• microsphere-based scaffolds;
  • subcritical CO2;
  • PLGA;
  • human umbilical cord mesenchymal stromal cells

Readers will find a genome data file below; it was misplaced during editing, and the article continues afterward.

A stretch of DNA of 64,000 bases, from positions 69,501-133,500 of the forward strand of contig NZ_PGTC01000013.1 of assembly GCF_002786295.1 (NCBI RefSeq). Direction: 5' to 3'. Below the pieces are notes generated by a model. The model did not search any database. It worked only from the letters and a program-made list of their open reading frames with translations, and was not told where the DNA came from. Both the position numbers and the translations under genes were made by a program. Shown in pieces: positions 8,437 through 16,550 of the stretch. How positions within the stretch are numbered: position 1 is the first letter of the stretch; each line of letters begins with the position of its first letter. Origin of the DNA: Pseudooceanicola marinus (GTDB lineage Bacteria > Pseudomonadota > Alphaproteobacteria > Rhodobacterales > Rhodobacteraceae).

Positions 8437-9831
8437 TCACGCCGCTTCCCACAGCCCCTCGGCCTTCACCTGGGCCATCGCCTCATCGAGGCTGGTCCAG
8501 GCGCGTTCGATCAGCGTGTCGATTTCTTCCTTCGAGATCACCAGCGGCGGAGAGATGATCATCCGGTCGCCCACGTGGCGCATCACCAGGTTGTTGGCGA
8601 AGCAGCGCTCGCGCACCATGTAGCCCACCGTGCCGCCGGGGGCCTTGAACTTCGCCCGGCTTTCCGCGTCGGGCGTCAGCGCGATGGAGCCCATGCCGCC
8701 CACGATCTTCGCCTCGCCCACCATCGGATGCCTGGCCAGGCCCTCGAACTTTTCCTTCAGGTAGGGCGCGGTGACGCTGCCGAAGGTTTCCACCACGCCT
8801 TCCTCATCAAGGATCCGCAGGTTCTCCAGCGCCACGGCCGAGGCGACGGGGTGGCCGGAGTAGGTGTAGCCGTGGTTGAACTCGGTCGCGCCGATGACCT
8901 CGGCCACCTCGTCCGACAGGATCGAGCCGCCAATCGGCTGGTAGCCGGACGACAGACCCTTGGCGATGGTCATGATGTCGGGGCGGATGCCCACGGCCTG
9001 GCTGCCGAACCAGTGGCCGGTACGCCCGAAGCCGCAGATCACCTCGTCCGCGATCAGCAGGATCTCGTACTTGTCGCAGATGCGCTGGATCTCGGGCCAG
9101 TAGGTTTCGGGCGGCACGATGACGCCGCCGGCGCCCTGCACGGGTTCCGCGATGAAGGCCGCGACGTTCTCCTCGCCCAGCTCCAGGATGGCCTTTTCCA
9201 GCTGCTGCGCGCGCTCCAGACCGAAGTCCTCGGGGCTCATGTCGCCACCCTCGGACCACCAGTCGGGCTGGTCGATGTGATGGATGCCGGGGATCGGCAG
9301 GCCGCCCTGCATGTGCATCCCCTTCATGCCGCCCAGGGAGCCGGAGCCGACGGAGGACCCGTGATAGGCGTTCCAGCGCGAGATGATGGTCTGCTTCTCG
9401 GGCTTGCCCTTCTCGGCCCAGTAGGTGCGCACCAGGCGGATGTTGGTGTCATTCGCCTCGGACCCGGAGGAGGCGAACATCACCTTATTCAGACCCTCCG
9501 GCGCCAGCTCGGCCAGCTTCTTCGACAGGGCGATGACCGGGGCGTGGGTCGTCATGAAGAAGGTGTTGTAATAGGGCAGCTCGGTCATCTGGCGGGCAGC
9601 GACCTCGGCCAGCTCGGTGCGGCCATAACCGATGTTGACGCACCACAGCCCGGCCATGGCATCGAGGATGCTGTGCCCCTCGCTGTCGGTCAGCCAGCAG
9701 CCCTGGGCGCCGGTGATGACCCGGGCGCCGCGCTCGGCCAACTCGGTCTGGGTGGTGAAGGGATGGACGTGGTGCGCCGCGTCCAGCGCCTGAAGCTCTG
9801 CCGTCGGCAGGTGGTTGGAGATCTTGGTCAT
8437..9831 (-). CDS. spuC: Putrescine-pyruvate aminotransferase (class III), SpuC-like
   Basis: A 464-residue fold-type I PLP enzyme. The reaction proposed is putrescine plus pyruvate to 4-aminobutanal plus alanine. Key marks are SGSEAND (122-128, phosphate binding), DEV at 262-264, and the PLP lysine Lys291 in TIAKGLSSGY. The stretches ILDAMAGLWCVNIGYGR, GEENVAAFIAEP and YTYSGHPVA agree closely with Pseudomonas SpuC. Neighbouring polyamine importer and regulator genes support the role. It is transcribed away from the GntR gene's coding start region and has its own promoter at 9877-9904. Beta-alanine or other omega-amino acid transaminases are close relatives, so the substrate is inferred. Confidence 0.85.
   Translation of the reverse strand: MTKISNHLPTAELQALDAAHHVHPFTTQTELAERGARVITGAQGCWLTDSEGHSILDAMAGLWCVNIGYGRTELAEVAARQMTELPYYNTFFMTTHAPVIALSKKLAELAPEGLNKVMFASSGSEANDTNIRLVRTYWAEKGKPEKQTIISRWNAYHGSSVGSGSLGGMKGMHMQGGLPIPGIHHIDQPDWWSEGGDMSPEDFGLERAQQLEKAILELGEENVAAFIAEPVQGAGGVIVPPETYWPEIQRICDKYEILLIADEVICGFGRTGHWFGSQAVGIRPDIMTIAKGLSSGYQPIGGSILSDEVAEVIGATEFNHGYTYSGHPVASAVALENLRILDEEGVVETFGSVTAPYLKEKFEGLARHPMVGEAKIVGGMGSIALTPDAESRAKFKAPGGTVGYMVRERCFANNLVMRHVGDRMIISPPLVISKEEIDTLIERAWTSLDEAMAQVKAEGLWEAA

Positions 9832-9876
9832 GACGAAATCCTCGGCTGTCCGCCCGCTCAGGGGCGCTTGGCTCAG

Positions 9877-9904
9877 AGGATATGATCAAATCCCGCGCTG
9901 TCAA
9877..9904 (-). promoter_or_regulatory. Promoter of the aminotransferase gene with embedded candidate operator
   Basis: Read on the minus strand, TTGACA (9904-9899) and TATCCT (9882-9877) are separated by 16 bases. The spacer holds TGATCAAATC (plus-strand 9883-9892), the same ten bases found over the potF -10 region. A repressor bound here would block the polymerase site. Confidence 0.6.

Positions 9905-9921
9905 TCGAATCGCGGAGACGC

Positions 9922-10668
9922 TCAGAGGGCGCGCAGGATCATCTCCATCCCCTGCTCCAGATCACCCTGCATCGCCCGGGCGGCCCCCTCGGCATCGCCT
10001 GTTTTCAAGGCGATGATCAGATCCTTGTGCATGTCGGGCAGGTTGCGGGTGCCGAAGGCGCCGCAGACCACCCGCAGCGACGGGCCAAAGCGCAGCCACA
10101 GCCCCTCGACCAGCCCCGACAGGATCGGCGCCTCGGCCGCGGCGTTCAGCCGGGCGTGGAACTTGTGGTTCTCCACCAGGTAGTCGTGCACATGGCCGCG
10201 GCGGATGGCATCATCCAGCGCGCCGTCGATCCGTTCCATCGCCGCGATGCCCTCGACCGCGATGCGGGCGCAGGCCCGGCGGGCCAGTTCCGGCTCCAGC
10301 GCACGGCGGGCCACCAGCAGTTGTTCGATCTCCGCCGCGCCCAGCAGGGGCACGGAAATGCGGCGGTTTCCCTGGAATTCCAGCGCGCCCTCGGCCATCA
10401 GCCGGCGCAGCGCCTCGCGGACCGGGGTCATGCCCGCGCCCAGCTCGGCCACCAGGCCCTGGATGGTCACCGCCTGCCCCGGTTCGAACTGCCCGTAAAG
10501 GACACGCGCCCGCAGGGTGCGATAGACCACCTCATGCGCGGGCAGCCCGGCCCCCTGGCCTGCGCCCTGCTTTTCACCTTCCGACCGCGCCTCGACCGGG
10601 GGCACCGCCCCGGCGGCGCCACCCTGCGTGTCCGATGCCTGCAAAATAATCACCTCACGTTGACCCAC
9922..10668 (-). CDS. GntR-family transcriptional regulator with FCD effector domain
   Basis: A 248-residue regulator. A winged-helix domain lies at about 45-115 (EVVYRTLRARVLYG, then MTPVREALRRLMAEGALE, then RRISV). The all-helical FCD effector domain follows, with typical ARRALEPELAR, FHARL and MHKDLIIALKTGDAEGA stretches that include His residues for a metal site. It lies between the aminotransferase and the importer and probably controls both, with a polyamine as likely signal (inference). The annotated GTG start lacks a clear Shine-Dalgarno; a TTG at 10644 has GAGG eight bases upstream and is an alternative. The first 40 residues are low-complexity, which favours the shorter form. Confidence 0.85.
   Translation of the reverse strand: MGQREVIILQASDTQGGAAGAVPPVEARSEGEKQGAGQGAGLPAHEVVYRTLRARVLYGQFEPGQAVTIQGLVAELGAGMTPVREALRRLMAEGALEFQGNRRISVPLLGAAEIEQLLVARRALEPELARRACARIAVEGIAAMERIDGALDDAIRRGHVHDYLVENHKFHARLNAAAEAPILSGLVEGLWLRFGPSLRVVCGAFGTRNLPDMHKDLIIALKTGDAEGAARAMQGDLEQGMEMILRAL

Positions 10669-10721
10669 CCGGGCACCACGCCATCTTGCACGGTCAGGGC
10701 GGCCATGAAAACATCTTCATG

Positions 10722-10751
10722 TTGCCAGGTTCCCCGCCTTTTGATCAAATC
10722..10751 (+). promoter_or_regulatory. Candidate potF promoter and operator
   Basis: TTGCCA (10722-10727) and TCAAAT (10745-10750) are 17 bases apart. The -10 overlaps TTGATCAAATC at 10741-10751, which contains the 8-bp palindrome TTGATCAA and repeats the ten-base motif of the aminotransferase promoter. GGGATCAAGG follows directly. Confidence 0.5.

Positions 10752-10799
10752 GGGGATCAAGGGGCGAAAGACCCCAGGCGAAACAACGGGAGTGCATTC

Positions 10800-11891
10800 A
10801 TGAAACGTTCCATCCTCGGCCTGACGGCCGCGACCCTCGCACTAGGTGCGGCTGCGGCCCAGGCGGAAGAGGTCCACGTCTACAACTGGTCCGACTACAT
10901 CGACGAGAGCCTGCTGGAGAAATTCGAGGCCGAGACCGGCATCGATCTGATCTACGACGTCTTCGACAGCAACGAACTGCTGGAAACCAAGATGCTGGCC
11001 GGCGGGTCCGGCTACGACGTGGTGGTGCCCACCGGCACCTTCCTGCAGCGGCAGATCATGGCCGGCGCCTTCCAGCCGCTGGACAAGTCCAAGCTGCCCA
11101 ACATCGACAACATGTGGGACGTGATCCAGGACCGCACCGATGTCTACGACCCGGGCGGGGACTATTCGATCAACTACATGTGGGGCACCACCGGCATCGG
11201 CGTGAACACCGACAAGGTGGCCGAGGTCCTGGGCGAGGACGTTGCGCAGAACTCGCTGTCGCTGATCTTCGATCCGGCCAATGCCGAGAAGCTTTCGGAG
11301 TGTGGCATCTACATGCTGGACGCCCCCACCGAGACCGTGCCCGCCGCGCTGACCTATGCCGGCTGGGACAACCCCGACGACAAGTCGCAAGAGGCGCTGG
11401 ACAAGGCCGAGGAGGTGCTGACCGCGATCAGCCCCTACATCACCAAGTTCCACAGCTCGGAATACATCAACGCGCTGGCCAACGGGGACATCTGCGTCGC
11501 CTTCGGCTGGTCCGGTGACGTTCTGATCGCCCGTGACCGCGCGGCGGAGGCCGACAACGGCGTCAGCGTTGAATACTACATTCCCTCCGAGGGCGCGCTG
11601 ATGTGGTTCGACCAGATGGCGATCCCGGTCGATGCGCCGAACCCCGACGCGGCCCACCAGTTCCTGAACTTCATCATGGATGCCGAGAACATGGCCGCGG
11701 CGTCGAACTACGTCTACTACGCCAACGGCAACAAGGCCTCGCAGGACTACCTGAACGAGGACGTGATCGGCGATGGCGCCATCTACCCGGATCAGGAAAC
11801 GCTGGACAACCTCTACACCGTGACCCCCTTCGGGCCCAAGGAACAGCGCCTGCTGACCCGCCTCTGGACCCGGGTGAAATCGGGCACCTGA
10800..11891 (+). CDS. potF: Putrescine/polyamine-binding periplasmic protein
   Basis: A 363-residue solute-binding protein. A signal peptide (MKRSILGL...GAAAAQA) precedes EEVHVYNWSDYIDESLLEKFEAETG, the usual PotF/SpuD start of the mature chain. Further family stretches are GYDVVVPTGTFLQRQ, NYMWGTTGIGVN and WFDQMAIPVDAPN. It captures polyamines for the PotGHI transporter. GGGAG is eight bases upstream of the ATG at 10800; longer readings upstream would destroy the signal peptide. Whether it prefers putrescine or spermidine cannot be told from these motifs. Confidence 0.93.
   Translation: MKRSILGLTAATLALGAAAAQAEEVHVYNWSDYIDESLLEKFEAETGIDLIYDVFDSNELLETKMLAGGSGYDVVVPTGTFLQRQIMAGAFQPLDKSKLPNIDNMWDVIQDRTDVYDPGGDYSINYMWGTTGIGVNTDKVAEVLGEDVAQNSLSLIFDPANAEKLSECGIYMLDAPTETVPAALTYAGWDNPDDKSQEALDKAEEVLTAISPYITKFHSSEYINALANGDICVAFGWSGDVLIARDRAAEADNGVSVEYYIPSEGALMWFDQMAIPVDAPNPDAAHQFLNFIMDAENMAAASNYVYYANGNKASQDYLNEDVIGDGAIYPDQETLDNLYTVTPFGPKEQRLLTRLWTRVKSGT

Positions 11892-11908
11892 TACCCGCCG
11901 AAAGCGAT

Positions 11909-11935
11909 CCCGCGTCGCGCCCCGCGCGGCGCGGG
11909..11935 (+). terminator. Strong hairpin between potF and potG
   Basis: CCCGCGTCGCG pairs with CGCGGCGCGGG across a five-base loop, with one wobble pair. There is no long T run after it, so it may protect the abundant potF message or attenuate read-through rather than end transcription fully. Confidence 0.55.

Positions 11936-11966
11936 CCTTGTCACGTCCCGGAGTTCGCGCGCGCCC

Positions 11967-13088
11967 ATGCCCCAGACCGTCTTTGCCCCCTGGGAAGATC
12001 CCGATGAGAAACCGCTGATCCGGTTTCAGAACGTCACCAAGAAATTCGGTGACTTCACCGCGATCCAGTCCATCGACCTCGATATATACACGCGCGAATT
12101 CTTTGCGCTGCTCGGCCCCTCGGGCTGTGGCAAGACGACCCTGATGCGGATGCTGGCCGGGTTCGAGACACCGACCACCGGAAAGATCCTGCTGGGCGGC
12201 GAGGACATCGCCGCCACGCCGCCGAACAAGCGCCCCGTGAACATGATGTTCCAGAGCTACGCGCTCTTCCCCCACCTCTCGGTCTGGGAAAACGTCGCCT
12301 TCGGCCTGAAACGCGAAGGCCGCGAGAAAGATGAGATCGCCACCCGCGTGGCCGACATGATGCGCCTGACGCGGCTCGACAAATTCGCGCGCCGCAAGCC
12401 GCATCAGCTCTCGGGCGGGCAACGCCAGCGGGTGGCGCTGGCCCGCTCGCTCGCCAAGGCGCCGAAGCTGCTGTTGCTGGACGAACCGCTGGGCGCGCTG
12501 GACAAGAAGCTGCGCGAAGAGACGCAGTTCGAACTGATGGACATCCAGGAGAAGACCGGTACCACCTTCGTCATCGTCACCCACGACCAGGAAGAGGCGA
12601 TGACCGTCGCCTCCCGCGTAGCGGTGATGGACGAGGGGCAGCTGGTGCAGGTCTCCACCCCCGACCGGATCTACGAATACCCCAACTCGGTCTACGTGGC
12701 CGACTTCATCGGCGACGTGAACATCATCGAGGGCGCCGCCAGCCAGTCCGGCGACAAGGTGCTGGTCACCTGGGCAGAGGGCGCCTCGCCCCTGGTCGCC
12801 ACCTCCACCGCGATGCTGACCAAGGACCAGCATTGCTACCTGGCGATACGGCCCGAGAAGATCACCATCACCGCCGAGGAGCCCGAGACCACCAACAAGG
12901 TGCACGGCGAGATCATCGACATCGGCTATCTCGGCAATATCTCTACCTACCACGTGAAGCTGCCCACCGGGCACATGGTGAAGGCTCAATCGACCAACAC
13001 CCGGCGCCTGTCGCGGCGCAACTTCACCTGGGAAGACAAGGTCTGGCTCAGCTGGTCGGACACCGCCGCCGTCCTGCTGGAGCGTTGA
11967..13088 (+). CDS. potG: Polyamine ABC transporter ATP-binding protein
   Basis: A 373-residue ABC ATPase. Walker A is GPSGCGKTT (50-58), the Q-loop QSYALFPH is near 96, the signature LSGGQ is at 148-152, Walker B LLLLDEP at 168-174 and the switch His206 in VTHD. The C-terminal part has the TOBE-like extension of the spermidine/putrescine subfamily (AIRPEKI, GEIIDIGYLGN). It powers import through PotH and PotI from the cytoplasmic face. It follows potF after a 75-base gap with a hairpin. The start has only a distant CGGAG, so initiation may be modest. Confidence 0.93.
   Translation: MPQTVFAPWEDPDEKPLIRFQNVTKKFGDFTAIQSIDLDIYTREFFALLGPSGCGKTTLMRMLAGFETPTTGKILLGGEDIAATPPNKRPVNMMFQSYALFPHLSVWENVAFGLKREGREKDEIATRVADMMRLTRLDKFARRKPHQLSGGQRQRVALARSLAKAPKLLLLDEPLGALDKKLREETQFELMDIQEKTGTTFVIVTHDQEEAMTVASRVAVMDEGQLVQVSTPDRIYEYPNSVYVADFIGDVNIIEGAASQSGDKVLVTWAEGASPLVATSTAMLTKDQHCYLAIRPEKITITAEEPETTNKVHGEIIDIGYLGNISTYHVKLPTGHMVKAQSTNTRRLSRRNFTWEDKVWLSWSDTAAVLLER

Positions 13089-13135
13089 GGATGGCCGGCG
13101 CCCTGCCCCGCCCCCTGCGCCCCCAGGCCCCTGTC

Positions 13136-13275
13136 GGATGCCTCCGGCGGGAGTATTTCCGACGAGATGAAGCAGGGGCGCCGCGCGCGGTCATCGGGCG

Microsphere-based polymeric tissue-engineered scaffolds offer the advantage of shape-specific constructs with excellent spatiotemporal control and interconnected porous structures. The use of these highly versatile scaffolds requires a method to sinter the discrete microspheres together into a cohesive network, typically with the use of heat or organic solvents. We previously introduced subcritical CO2 as a sintering method for microsphere-based scaffolds; here we further explored the effect of processing parameters. Gaseous or subcritical CO2 was used for making the scaffolds, and various pressures, ratios of lactic acid to glycolic acid in poly(lactic acid-co-glycolic acid), and amounts of NaCl particles were explored. By changing these parameters, scaffolds with different mechanical properties and morphologies were prepared. The preferred range of applied subcritical CO2 was 15–25 bar. Scaffolds prepared at 25 bar with lower lactic acid ratios and without NaCl particles had a higher stiffness, while the constructs made at 15 bar, lower glycolic acid content, and with salt granules had lower elastic moduli. Human umbilical cord mesenchymal stromal cells (hUCMSCs) seeded on the scaffolds demonstrated that cells penetrate the scaffolds and remain viable. Overall, the study demonstrated the dependence of the optimal CO2 sintering parameters on the polymer and conditions, and identified desirable CO2 processing parameters to employ in the sintering of microsphere-based scaffolds as a more benign alternative to heat-sintering or solvent-based sintering methods. © 2012 Wiley Periodicals, Inc. J Biomed Mater Res Part B: Appl Biomater, 2013.